Noticing New York and National Notice usually don’t cover breaking news. A breaking news focus doesn’t readily permit the kind of considered contextual articles that seem to be the most valuable addition that can be made to the prevalent media chatter. This article will make this exception to cover important breaking news.
Bloomberg reportedly had the New York Police Department move in at 1:00 AM last night (without warning) to remove the Occupy Wall Street protesters from Zucotti Park. According to one of the protesters who was there, interviewed on the BBC, the police moved in with knives to cut up and shred the property at the encampment. Reportedly about 70 protesters were arrested. (Another report said 200.) On the BBC you can hear protesters chanting to the police: “Who do you serve: Who do you protect?” and “Shame on you.” You can also hear, “Don’t push me.”
The dispersed protesters are now reassembling at a number of other nearby city sites. There were reports that Bloomberg closed down subway stations to divert the public away from the area.
Bloomberg seems to have chosen his time to evict the protesters so as to fold it in into reports of attempted evictions occurring elsewhere in the country. So it will be less noticed? So, with the help of a short public memory, it will hopefully disappear after a quick run through the 24- hour news cycle?
Bloomberg held a press conference this morning to explain his actions. Most notable in the press conference from standpoint of what Noticing New York and National Notice have previously reported were the following:
• Bloomberg cited health and safety reasons (not suppression of the protesters speech) as the principal reason for removing the protesters. In doing so he gave what I believe were inaccurate (and to my mind manufactured) descriptions of the conditions in Zucotti Park. The many times I have been to Zucotti Park while the protesters were there I never found or felt it was unsafe. I never found that it was difficult to enter or use the park except for the impediments in doing so that came from police barricades and sometimes from shoulder to shoulder police. I did not note that the many elderly choosing to be in the park seemed to feel any concern about their safety. A paralyzed protester in an expensive wheelchair and on a breathing apparatus also did not seem in the least perturbed about his safety. Why did Bloomberg feel it necessary to stress multiple mischaracterizations in this regard during his press conference? Why bother to say things like “there were reports of. . [insert inflammatory thing that didn’t happen] . . . but the police could find no evidence of this”?Informative background with respect to much of the above is available in an earlier and thorough Noticing New York article written about Bloomberg’s intention to evict the protesters back on October 13th: Saturday, October 22, 2011, Occupy Wall Street and the Banks- Messages From Bonnie & Clyde, “They’ve Got Too Much Money”: Ownership of the Public Forum by the Wealthy?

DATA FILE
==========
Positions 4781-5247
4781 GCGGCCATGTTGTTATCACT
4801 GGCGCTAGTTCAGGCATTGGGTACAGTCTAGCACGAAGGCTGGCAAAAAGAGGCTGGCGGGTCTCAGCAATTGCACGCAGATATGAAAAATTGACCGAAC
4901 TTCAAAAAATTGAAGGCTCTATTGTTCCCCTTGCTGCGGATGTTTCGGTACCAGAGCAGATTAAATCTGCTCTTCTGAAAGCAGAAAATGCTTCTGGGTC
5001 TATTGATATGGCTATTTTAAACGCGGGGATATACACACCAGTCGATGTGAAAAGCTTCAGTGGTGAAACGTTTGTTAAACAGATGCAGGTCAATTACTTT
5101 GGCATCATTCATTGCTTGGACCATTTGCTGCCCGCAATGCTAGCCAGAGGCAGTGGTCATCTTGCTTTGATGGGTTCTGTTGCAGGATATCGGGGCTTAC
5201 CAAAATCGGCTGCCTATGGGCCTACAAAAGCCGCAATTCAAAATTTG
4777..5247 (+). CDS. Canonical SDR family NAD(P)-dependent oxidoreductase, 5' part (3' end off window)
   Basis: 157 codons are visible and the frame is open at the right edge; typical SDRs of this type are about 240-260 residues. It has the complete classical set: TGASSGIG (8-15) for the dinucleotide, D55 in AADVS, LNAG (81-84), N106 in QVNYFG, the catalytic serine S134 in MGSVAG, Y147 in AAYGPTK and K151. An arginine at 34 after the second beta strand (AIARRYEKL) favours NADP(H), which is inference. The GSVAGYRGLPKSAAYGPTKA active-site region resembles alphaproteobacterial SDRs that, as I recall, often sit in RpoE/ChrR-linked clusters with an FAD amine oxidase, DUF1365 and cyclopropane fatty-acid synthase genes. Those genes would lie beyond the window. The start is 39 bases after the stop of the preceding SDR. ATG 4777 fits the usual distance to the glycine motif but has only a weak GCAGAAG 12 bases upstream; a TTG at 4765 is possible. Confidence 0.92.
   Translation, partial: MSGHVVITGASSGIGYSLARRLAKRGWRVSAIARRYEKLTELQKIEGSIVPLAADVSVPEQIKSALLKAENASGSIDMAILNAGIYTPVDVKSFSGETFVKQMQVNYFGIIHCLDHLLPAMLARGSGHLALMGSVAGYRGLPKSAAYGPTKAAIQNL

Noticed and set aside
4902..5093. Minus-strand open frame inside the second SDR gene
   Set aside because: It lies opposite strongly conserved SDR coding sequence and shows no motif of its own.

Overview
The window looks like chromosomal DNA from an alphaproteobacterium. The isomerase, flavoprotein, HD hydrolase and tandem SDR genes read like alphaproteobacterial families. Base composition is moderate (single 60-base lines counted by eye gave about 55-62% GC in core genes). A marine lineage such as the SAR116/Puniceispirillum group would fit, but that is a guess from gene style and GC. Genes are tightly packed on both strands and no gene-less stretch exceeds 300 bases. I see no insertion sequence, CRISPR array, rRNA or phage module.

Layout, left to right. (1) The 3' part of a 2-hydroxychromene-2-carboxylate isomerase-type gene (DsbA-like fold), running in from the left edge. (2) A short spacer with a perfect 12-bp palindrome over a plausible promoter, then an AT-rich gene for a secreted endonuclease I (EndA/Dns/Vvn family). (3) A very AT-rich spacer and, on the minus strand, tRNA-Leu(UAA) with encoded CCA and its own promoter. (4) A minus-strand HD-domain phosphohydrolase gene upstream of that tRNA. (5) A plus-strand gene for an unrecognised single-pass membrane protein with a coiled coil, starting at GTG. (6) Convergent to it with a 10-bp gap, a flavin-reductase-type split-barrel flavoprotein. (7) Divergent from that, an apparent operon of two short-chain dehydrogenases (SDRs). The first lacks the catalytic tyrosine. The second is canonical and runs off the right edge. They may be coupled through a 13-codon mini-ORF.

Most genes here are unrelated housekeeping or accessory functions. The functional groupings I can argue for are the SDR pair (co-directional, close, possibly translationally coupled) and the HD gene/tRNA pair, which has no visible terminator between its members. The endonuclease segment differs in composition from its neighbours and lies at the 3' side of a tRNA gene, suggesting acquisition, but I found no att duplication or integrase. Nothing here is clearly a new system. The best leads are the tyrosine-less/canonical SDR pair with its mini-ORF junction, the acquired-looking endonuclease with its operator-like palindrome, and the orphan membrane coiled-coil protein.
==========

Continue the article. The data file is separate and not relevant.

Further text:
• Bloomberg also said several times that the protesters had to be removed because they were violating Brookfield’s property rights. That’s something already written about by Noticing New York and National Notice. Brookfield is the theoretical owner of Zucotti Park. Zucotti Park is the kind of quasi-public space we now see replacing and substituting what used clearly to be public space. So Bloomberg is making the case that Brookfield’s ownership private rights were an operative factor justifying constriction of the protesters’ rights to free speech and free assembly. The argument that free speech violates property rights is increasingly easy as the skewing of wealth in this country to the 1% conjoins with a rapid and continuing privatization of what was previously public.
• Bloomberg was very clear that going forward he (together with Brookfield) intends to be in control of exactly how he wants the protesters to exercise their free speech rights in Zucotti Park. He said this will extend to the police searching people entering Zucotti Park, randomly or as the police see fit.
• Bloomberg said that he did not believe that the protesters were exercising their free speech rights. At the same time Bloomberg has been working to have the press report repeatedly that he is a strong believer in “free speech.” Again, one theme of Bloomberg’s press conference was that he is willing to tell the protesters how they may and should express themselves.
• At one point during the press conference Bloomberg mocked the strength of Occupy Wall Streeters’ ideas and their inability to get their ideas out in other ways. Some of their ideas are that a 1% Club, of which Bloomberg (who became the city’s wealthiest man while mayor) is conspicuously a member, exercise too much control in this country. That most certainly extends to control over who gets to say what and where and with what kind of amplification by the media and with what kind of assistance by paid advertising.
• In the press conference Bloomberg said that throughout the crisis he had been in constant contact with Brookfield Properties. This was despite the fact that earlier in the coverage of Occupy Wall Street the Bloomberg’s administration had prevailed upon the New York Times to report that Bloomberg’s staff was under “strict orders from Mr. Bloomberg” not to “lobby the owner of the park, Brookfield Office Properties.” I did not hear anyone at that press conference ask Mr. Bloomberg about the fact that his live-in girlfriend companion, Diana Taylor, is on the board of Brookfield.
(Above, another picture of Mayor Bloomberg’s dogs, Bonnie and Clyde, at Occupy Wall Street, explained here.)